To assure everyone that this film isn’t simply a cerebral exercise—although it is beautiful in what it does accomplish—there is also a very deep emotional thread that runs through this movie, again centering on Adams. And from the opening, it seems like this personal journey is completely disconnected from the sci-fi plot.

But as the story unfolds and we begin to explore what is possible in an infinite cosmos, we begin to realize that the external and internal journeys are one and the same. There is no distinction. The line between physical and emotional is an artifact of our choices as humans and society.

arrival-2001-close

Arrival continues the saga that started with 2001: A Space Odyssey and Close Encounters of the Third Kind

Will Arrival be to adolescent minds today what Close Encounters was to mine in 1977?

Probably not.

It is a much more adult film that its predecessor, with many fewer action sequences to engage the eye. And Villeneuve’s views and sensibilities are very different from Steven Spielberg’s.

But Arrival is the closest thing to those seminal films that we have seen in a generation or more. And for the more engaged child or adolescent, it will open a window to another plane of storytelling.

See also:

Movie Review: Arrival (Danny F. Santos)

Amy Adams supplies emotional core of alien invasion film “Arrival” (Richard Crouse, CTV News)

Amy Adams has a sublime word with alien visitors (The Guardian)

White space

blank-paper

Earlier today, I read a blog post by my dear friend Marsha Mason, the latest in a series for Why The Face. In today’s post, she touched on the subject of use of white space in writing, whether a screenplay, query letter, whatever.

“The goal of white space,” she explains, “is to never be at the detriment of your story…but to force you to condense, to economize, to pack as much punch as you can into less.”

I agree with her conclusion, but question if the goal of white space isn’t so much bigger.

For the uninitiated, white space is literally the empty space between lines of text and/or images, the complete absence of content which appears white on the printed page or computer screen.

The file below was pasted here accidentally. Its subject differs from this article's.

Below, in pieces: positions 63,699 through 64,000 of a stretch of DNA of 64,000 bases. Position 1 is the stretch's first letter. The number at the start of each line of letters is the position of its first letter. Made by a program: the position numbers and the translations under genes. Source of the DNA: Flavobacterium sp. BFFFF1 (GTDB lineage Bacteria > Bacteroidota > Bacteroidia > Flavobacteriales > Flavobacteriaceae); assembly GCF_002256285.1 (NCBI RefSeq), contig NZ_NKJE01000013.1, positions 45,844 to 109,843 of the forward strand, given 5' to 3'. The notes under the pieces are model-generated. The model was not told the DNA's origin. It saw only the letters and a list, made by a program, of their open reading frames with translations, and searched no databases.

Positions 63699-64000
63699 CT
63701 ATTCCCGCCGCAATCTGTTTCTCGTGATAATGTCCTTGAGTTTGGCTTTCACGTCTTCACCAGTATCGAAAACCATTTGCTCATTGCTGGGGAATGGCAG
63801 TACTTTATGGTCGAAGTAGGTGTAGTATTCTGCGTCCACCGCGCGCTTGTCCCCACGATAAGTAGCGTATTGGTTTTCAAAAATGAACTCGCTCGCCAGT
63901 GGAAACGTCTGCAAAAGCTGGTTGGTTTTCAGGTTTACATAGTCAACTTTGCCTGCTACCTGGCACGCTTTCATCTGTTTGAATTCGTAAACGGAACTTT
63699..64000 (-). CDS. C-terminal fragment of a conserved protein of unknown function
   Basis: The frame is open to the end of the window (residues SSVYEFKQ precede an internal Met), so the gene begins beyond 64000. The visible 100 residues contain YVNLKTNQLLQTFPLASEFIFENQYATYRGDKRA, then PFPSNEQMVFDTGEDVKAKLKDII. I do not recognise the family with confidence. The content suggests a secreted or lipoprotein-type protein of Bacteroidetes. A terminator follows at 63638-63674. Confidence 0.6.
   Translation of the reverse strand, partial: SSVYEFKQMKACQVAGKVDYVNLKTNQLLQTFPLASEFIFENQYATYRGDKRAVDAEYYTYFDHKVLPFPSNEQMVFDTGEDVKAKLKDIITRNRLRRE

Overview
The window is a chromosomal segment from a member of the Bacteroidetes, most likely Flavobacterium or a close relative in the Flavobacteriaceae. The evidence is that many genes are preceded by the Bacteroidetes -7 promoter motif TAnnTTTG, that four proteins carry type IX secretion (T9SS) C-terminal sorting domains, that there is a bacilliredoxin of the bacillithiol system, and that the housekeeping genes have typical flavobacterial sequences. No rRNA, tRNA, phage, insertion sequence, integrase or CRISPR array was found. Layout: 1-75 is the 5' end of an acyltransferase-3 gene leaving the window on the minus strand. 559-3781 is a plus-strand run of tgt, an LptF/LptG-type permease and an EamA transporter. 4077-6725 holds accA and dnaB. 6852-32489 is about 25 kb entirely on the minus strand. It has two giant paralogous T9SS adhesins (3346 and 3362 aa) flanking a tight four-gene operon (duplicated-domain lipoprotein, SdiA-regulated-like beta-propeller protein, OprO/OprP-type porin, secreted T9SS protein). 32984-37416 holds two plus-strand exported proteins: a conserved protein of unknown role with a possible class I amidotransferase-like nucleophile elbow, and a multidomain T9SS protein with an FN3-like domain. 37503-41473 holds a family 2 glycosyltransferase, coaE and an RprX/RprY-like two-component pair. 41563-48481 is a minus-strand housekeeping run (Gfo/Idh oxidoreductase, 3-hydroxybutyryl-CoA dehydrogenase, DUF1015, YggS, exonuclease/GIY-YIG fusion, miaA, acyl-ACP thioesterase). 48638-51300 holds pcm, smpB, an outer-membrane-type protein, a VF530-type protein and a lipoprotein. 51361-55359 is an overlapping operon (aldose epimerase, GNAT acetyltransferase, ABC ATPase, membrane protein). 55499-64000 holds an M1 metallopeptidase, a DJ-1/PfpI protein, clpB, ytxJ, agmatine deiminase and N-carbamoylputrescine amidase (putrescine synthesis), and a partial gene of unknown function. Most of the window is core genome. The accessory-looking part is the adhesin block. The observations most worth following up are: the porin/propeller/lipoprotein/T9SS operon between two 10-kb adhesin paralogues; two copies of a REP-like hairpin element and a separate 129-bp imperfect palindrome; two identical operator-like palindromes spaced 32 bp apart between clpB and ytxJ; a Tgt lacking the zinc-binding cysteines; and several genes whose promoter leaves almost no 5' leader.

As I suggested in my response to Marsha’s post, I have worked for several years in careers such as magazine publishing, web design, advertising and now screenwriting, and in all that time, I have found that white space is easily the least understood and most underutilized aspect of creativity.

For whatever reason, people seem to believe that an absence of something is an absence of work. Marsha’s comment about the need to be concise and economical in your word choice partly puts the lie to this conjecture, but it doesn’t go far enough.

We live our lives like we fill our pages, with mostly useless things designed to ground us but which, in fact, anchor us and restrict our movement. It is a restriction that we accept voluntarily and without which many of us could not function, or at least fear we couldn’t.

At this moment, I have five browser windows open and yet am ignoring all but one, and only because that one is playing music. And at the same time that I write this post, my mind is on several other posts and some projects I am neglecting.

Nature abhors a vacuum. True. But think of the greater image.

More than 99.99999% of the known universe is actually NOTHING! Only the absence of ubiquitous light keeps it from being literally white space.

In screenwriting, white space is there to let your reader run free with his or her own interpretation of your work. Restrict their thoughts with clutter, and they resist. Prevent their thoughts with too much specificity, and they disengage.

Let your story breathe, as you yourself should. Your readers will be happier for it. And so will you be.

(Image is property of owner; I stole it.)